Palm Springs Comes Alive in the Dark

Desert plants
Desert plants do double duty, as sculptural objects and as shadow casters, at this El Rancho Vista Estates home. Photos by Dave Weinstein

Eichlers and other mid-century modern homes are often accused of turning their backs on the street, providing little more than a blank wall to the eyes of passersby. In Palm Springs, though, the opposite is true: it is the grand, old Spanish Revival villas from the 1920s and 1930s that are impossible to see, and the modern marvels are dolled up for display.

Who needs a large front porch equipped with a swing or a giant plate-glass window staring out at the street to offer a welcoming sight to neighbors and tourists alike?

Another home in the neighborhood takes on a tinge of blue.

Anyone who visits the varied residential neighborhoods in this charming desert city that claims more than 44,000 residents quickly discovers this:

There is really little or no point in walking through classic neighborhoods like Old Las Palmas or the Movie Colony hoping to see the grand, old homes where movie stars once lived because views are blocked by walls and foliage, sometimes both.

On the other hand, in the mid-century modern tracts filled with homes -- designed by Palmer and Krisel for the Alexanders, or by architects Don Wexler and Rick Harrison, or the builder Jack Meiselman -- walls are there to guard backyards and swimming pool, but the homes themselves are in clear view.

Pendant lights
Pendant lights beckon to people passing by this home in the same neighborhood, which was developed by Roy Fey with designs by Don Wexler and Rick Harrison.

Remarkably, when you do find a home in Old Las Palmas that is easily admired from the street, it is often an example of modern infill from the mid 20th century. The Dinah Shore house, designed by Wexler, is one example. (You can also stay there, starting at $3,750 per night.)

A more economical way to enjoy Palm Springs’ splendid modern showoffs, though, is to stroll on an evening through El Rancho Vista Estates, a neighborhood developed by Roy Fey with homes designed by Don Wexler and Rick Harrison.

Along with several neighboring cities, Palm Springs has policies to discourage light pollution, and residential neighborhoods do not, generally, have streetlights. A nighttime walk is illuminated instead by the often joyous lighting effects that homeowners provide.

A strange purple glow illuminates the plastic grass in this house in El Rancho Vista Estates.

During the day these homes are entertaining enough. Various shapes of concrete breeze-block screens and textural projections on concrete walls produce varied shadow patterns when sunlight hits during the day. At night, interior and exterior lighting produce very different effects. Plantings too add to the look, as does the occasional bit of desert lawn sculpture.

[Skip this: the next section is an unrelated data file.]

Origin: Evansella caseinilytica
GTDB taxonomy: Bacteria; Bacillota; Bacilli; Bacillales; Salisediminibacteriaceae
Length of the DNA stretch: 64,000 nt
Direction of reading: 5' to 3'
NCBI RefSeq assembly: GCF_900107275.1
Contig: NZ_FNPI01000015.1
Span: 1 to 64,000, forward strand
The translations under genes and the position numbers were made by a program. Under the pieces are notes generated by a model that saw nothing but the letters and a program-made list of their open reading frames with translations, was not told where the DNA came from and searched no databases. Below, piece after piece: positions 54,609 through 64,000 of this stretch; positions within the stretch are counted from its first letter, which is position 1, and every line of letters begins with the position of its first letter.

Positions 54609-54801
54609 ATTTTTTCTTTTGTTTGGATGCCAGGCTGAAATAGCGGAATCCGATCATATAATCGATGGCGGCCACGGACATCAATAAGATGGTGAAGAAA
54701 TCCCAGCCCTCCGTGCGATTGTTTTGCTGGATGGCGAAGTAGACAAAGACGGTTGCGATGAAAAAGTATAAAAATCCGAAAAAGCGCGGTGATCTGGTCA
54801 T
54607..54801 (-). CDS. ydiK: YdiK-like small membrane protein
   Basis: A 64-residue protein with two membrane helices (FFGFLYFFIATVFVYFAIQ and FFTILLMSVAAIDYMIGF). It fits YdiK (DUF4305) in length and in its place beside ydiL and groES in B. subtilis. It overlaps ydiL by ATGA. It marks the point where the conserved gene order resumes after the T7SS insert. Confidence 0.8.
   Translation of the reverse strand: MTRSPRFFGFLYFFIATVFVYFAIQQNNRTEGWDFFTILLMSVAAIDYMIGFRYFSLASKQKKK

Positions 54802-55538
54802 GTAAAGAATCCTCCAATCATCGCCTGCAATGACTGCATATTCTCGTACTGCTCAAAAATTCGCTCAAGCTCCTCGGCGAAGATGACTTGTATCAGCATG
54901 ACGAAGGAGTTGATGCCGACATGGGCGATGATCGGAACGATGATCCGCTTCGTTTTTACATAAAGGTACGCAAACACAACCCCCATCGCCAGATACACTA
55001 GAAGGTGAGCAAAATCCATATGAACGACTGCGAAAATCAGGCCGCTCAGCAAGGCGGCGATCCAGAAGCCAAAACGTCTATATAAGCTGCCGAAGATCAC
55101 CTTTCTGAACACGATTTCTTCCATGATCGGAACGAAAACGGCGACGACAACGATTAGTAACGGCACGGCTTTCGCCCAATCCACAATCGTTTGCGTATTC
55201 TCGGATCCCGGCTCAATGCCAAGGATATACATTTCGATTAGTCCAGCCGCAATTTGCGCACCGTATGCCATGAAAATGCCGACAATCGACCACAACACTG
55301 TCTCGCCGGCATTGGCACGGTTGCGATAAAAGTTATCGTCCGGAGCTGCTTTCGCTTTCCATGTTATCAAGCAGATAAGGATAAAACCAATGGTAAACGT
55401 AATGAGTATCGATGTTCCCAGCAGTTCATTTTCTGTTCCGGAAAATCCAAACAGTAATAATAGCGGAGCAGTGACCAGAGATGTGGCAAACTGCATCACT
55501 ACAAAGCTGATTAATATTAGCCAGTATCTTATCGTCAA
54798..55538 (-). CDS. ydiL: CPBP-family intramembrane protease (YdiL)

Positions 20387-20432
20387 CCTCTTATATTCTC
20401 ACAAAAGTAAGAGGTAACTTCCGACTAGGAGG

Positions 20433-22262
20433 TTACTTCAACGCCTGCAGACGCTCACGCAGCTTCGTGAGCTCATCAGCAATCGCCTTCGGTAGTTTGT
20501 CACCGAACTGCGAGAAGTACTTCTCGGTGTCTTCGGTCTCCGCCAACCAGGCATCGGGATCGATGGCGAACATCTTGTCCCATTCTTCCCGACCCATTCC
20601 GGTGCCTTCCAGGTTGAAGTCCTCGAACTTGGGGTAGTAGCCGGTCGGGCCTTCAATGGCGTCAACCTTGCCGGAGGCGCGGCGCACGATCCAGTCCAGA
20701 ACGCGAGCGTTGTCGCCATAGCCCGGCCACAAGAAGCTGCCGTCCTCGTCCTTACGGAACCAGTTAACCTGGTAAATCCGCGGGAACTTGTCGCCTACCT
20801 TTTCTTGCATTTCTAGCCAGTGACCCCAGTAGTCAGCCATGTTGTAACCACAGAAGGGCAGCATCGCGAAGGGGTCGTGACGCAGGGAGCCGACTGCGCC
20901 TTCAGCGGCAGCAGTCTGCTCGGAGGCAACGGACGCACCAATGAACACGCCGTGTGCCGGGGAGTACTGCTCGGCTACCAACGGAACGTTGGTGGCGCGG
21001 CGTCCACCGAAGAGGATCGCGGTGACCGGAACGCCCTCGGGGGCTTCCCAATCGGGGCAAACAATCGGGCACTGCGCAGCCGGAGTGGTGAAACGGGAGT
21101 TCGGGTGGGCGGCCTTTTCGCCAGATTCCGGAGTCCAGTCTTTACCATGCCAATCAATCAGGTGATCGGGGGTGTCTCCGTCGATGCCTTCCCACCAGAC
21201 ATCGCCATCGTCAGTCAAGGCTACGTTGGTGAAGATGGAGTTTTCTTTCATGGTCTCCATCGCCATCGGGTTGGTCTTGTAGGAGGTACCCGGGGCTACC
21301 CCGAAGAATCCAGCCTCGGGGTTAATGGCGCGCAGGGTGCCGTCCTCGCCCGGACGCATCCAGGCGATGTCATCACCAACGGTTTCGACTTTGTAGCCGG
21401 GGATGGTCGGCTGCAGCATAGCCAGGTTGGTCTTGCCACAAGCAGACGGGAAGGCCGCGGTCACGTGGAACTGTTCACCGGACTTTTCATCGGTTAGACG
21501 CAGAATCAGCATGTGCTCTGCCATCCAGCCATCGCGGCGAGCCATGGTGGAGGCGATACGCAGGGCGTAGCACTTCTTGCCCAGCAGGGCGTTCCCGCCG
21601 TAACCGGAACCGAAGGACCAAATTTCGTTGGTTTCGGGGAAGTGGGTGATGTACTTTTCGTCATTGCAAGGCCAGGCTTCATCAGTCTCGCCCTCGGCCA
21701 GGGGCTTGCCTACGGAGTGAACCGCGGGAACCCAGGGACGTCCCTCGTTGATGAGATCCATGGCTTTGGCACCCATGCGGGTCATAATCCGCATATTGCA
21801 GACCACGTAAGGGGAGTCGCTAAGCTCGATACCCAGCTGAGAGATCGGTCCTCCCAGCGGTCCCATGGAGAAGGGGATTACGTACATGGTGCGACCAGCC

Many of the architects who designed homes in Palm Springs played up the carefree atmosphere of the desert. From the start in the mid-1950s, architect Bill Krisel realized that he could have some fun with the homes he was designing in Palm Springs, and could get away with things his homebuilding clients would not have allowed him to do in Los Angeles’ San Fernando Valley, where Palmer and Krisel first designed for the Alexanders.

Breeze blocks
Breeze block provides interest when artificially lighted as well as when they are hit by sunlight.

That’s why the mid-century modern homes in Palm Springs generally have a more playful, even fantasy-like air, than the more workaday Eichler homes in the more workaday Bay Area. The Palm Springs homes were designed largely as vacation homes, after all.

“When we did the houses up here [the Los Angeles area] we were just breaking into tract houses. We couldn’t do what we really wanted to do. We had to do what you might call a transition type of modern so it wouldn’t scare people,” Krisel said in a 2006 interview.

This facade takes on a ghost-like, almost foreboding look, don't you think?

“When we got to Palm Springs and I was showing Bob [Alexander] what I would like to do, he said, ‘Let’s do it.’ We felt that down there people would be more open to the more modern, which would be a butterfly roof instead of a gable. We did butterfly roofs and flat roofs, all things we wouldn’t do up here.”

In recent years, Palm Springs’s once-sleepy downtown along Palm Canyon Drive has filled with lively bars and restaurants, and even with a 'social cycle,' a giant picnic table on wheels so folks can drink and carouse while a driver pilots them along downtown streets.

But for real nightlife, what can beat the lights on a mid-century modern home?

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